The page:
This colony has grown very well the last month or so and a great joy to watch. Since my last post the population jumped closer to 200 and many more on the way. Brood is hard to count but are over 100 and growing. I'm happy to see a few new majors and a few more on the way. Overall everything is going great except when the workers decide to bury the queen under the brood for a few hours at a time. Subscribe and watch in HD.
I made another video with a bit more action better lighting and clearer then before. Watch it in HD!
I will write about the daily routine and the interaction of the queen with the colony. I watch this colony 2-4 times a day about 10-20 minutes total. Her interaction with the colony and vise versa. She is rarely groomed and smothered by the workers. If someone didn't know anything about ants they would think she was a less active worker. She doesn't seem to get the royal treatment like other species of ants, bees, and termites are accustomed to. She tends to stay on or under the large brood piles or occasionally tending to the eggs. Her daily routine during the day seems to be sleeping 75%-80% of the time. One would think she was dead if they never kept a large colony. I notice smaller colony queens tend to be more active due to the lack of workers. When she wakes up she might groom herself and walk around a bit to get a meal from the workers then settle down and sleep again or lay a egg. Her night life is more of a mystery but it might not be much more different. After recalling everything I see its no wonder some Camponotus queens can live 20-30 years!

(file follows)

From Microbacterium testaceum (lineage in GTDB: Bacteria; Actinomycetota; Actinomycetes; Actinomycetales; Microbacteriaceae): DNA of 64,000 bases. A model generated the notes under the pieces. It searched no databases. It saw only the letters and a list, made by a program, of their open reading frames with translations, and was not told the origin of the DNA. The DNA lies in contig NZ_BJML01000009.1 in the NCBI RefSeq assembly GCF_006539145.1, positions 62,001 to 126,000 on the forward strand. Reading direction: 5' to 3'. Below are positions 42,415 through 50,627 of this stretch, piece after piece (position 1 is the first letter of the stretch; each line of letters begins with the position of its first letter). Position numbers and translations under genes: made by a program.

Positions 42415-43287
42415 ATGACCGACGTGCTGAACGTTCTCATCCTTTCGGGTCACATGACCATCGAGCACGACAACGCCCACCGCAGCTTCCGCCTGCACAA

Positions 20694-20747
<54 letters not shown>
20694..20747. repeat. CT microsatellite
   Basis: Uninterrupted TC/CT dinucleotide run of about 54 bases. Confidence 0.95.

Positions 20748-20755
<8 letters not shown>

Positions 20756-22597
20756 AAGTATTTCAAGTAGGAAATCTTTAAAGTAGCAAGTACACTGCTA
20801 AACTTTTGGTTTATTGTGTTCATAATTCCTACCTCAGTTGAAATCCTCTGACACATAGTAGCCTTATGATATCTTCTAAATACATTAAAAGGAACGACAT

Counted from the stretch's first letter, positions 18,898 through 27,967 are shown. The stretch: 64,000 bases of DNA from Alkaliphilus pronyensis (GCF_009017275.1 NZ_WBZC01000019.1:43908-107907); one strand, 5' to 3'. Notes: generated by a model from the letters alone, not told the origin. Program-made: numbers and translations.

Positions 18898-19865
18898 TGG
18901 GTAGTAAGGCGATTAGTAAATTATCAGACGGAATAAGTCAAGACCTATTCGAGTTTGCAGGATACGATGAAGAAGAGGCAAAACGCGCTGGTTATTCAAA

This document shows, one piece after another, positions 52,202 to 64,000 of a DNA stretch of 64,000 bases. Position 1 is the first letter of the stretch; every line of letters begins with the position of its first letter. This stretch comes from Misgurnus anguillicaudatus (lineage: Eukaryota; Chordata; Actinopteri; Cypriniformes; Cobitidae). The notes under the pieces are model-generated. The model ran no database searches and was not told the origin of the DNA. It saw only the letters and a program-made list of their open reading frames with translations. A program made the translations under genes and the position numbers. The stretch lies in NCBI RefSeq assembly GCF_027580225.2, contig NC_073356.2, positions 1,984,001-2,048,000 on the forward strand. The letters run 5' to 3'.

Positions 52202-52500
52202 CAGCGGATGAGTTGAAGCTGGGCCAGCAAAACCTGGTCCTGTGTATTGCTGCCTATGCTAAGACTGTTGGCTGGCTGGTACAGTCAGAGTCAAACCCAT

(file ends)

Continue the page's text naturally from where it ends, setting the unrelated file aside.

It was time to move them into a larger set up. The process was hard and stressful them and me. The first thing I tried was the light trick over night but they didn't move. Then I took the colony out of the set up and placed them into a large bin filled with tubes to force them into the tubing. Then I connected the tube to the new set up and forced them into in. I noticed they didn't want to move into because I didn't clean the inside well and the colony was turning white from the dust so I had to take them out and clean the set up. The 3rd attempt worked and they settled in great but at a loss of 15-20 workers throughout this ordeal.
New workers are born every day since last week( around 30-40 or so). The 3rd batch of larvae is grow rapidly now and so is their appetite. I've been wondering for a while why the workers stick small larvae on the pupae? Enjoy.
After the great boom in population things still haven't died down much due to the huge larvae numbers and foraging. I estimate well over 100 larvae but it seems the queen is done laying eggs. I wouldn't be surprised if I have alates in spring.
you have done very well with them they look well fed and helthy and there are so many of them . i've'e got a small colony of camponus herculeanus how long did it take your colony to get so big? I only hope mine do as well.
Small colonies or colonies just starting may take a long time to start growing huge maybe a year or 2. I captured this colony when they had 120 or so workers in spring and now its around 350-400. Just give them water heat food and they will prosper. I also boosted some brood but most of the population came from the queen.
I took my 3 larger colonies out of hibernation yesterday. C. chromaiodes had a few deaths but overall the colony is great. Workers started venturing out for food in small numbers. I can't wait till the population starts booming. Enjoy. www.youtube.com/user/alexuks#p/a/u/1/8_iN1fUC4_I
Posts: 18,292 Country: England Pets: Ants, 1 Canary, 7 Finches, 2 dogs and 1 wife Favourite Ant: Formica rufa & Camponotus habereri I Like: Daleks, History and good movies. I Hate: Very spicy food and hot curry. I Am: A Senior Citizen Joined: April, 2008 Likes: 4,562
Thanks. Camponotus are slower and harder to raise from single queens. I lucky got a small colony of them and mostly overcame the early colony development. Much respect to all others who raised a colony from a single queen. I plan on doing better updates when activity in the colony increases.